Hey there, time traveller!
This article was published 9/11/2013 (987 days ago), so information in it may no longer be current.
There were no last-minute heroics this time, no sudden surges from behind to keep the University of Manitoba Bisons football squad's Vanier Cup dreams alive.
Instead, the Bisons went into Calgary's McMahon Stadium on Saturday, where the Canada West championship game played out as most CIS fans would have predicted: Manitoba lost 43-28 to the dominant Calgary Dinos, who haven't yet lost a match this year. It's simple math, really: The Bisons pushed hard, but the better team won the Hardy Cup. The Bisons had 421 yards of offence, but Calgary nabbed 623, and had control of the ball for almost 10 minutes longer.
Hey, no shame in an honest loss, especially after a gutsy season that carried the Bisons further than some might've thought.
"I'm really proud of them," coach Brian Dobie said in the aftermath. "I just finished our locker-room talk, and I said the same thing. They still expected to win that game with 90 seconds to go. Which wasn't going to happen... But we competed, we capital-C competed, and we never succumbed or folded. We got what we wanted from our team."
That the Bisons even made it to the conference final was a triumph, remember. It all turned on the fourth quarter of the semifinal against Saskatchewan last week, when pivot Jordan Yantz found slotback Nic Demski for three straight touchdown passes to claw out a 36-35 victory. But in Calgary, the Bisons' second-half push-back wasn't enough. The Dinos were too quick to answer back -- and by the time the second half opened, the Manitoba squad was down too deep.
The Dinos struck early, and proceeded to strike often. The Bisons knew they had to shut down explosive tailback Mercer Timmis, the Canada West player of the year, but they just couldn't. Heck, Timmis scampered for 20 yards on the first play of the day; just over three minutes later, he capped off that drive with a 27-yard touchdown run. By the time the game was done, he'd racked up another major and 279 net yards on 28 carries.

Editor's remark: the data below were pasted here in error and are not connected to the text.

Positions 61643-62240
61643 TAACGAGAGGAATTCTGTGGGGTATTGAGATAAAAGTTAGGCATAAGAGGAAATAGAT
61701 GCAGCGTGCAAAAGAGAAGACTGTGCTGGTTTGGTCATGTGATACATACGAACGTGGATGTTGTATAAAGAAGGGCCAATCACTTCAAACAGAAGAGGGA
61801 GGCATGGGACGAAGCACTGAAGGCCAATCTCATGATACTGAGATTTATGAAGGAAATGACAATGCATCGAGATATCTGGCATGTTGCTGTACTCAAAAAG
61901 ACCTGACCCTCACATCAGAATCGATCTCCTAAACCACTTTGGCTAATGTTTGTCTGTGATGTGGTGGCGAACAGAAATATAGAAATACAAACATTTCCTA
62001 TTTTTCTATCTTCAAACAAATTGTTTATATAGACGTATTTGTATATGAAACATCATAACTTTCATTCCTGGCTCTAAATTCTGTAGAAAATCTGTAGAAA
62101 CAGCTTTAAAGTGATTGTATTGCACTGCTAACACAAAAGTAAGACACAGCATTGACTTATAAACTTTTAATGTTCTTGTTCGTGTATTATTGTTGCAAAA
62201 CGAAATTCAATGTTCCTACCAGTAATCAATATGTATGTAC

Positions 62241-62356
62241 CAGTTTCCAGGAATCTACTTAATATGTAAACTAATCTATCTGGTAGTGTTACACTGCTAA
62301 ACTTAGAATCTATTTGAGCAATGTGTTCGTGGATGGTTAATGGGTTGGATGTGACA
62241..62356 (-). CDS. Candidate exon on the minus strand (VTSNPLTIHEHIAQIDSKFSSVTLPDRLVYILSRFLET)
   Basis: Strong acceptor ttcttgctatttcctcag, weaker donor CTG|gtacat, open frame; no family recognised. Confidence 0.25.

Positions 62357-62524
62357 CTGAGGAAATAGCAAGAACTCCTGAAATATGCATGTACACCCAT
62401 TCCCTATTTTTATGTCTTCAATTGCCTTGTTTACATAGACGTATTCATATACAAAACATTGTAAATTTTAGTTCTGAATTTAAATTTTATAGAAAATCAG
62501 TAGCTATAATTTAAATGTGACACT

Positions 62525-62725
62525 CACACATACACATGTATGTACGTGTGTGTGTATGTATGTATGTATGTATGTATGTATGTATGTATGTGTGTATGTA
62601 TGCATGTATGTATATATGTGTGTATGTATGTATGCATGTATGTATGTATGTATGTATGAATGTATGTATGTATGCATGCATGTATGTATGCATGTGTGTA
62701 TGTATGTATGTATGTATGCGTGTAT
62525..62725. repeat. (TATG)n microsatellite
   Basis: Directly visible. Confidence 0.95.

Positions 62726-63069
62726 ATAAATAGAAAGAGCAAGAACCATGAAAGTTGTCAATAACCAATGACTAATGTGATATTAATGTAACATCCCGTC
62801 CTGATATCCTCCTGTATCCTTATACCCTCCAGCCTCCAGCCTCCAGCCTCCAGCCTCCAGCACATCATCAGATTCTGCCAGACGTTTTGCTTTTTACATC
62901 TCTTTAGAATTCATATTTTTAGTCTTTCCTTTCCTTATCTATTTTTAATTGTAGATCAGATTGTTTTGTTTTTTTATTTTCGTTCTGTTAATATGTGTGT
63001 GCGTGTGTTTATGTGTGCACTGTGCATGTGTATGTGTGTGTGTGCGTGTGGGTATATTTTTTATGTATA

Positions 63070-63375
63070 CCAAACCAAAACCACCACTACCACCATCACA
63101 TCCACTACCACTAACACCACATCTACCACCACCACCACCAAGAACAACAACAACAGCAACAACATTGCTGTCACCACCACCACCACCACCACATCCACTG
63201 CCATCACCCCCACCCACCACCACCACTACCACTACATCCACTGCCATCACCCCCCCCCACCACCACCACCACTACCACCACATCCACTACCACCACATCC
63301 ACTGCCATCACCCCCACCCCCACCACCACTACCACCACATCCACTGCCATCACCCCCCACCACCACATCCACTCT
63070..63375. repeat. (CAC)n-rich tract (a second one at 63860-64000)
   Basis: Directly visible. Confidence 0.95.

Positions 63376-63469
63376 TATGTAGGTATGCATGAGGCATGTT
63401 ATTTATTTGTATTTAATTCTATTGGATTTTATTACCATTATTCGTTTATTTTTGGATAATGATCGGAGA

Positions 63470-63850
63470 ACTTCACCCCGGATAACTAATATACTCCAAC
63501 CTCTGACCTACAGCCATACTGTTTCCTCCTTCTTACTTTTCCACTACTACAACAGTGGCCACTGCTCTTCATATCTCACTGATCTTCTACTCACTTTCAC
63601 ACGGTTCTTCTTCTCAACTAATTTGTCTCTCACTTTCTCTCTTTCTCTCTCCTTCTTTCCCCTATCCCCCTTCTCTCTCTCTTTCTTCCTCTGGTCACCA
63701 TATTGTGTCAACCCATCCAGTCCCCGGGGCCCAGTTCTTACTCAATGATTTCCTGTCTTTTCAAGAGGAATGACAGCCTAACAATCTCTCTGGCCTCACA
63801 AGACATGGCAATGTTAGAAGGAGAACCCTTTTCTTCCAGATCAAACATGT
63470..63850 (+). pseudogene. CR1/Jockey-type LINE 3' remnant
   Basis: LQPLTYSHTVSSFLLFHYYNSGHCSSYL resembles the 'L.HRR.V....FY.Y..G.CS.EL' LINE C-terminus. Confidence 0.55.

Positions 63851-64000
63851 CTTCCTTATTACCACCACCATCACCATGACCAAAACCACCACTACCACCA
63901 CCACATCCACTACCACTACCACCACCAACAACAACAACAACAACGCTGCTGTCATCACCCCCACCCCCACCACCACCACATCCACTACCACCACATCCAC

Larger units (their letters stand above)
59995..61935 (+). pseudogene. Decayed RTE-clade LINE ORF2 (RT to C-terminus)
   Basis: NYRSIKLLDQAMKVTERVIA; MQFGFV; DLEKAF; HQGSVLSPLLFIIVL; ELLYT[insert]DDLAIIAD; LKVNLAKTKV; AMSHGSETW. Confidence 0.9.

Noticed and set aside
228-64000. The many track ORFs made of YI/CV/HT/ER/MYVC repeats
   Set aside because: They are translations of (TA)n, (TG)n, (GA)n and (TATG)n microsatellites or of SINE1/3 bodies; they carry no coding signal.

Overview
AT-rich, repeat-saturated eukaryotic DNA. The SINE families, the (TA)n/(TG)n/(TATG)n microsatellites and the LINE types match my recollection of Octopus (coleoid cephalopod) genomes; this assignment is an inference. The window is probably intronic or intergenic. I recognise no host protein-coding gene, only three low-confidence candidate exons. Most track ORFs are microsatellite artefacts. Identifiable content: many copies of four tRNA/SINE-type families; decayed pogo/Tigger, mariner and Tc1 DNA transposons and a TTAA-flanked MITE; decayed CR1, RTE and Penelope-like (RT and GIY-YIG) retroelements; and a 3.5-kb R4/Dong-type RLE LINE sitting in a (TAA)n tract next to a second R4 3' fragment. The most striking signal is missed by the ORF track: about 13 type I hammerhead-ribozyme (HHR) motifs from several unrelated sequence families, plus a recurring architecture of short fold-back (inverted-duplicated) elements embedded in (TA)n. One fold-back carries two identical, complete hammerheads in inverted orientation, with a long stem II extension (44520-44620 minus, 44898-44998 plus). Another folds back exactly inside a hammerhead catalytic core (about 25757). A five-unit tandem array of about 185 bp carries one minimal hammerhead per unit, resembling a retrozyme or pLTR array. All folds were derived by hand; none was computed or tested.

Still, the scrappy Bisons fought to stay in the mix. With star running back Anthony Coombs limping on the sidelines, Kienan LaFrance picked up the slack: In the dying seconds of the first quarter he made a nifty shift around defenders to dig deep into the Dinos' zone. On the next play, he scrambled to catch up to a rifle shot from Yantz, and hauled down the 21-yard pass in the end zone to cut Calgary's lead to 9-7.
"We had to get a touchdown there, and Yantz, (receiver) Andrew Smith and I, we had to freestyle a little bit," said LaFrance, who led the Bisons with 136 all-purpose yards, including 95 in 12 touches on the ground.
But the Dinos kept on charging, rattling off two more touchdowns and a 43-yard field goal with just a second left in the half; that was a killer.
"That was a tough one, because we needed to have a closer margin at half time," Dobie said, calling the field goal "the single most disheartening moment of the game."
Still, the Bisons fought back just 1:45 into the third, when they gobbled up a Calgary punt-return fumble, and Yantz immediately capitalized with a 19-yard touchdown pass to Smith. Their momentum wouldn't last: About two minutes later, Calgary's Cuong Thai Lieu blazed out a 42-yard scoring run. That would be the game winner: The Bisons managed two more touchdowns in the fourth, while Calgary added another field goal and a 33-yard touchdown run from Mercer to finish off their scoring.
Well, the Bisons can wrap their rollicking 2013 season in a silver lining. They have a lot of talent pegged to return, including Yantz, who blew past all expectations in his first year of CIS play. And they already have their sights set on the 2014 Hardy Cup game.
"We're coming back next year," LaFrance said. "I'm really satisfied with how this team's shaping up. Jordan and a couple of the other guys stepped up and brought the swagger... Our motto is, no retreat, and no surrender."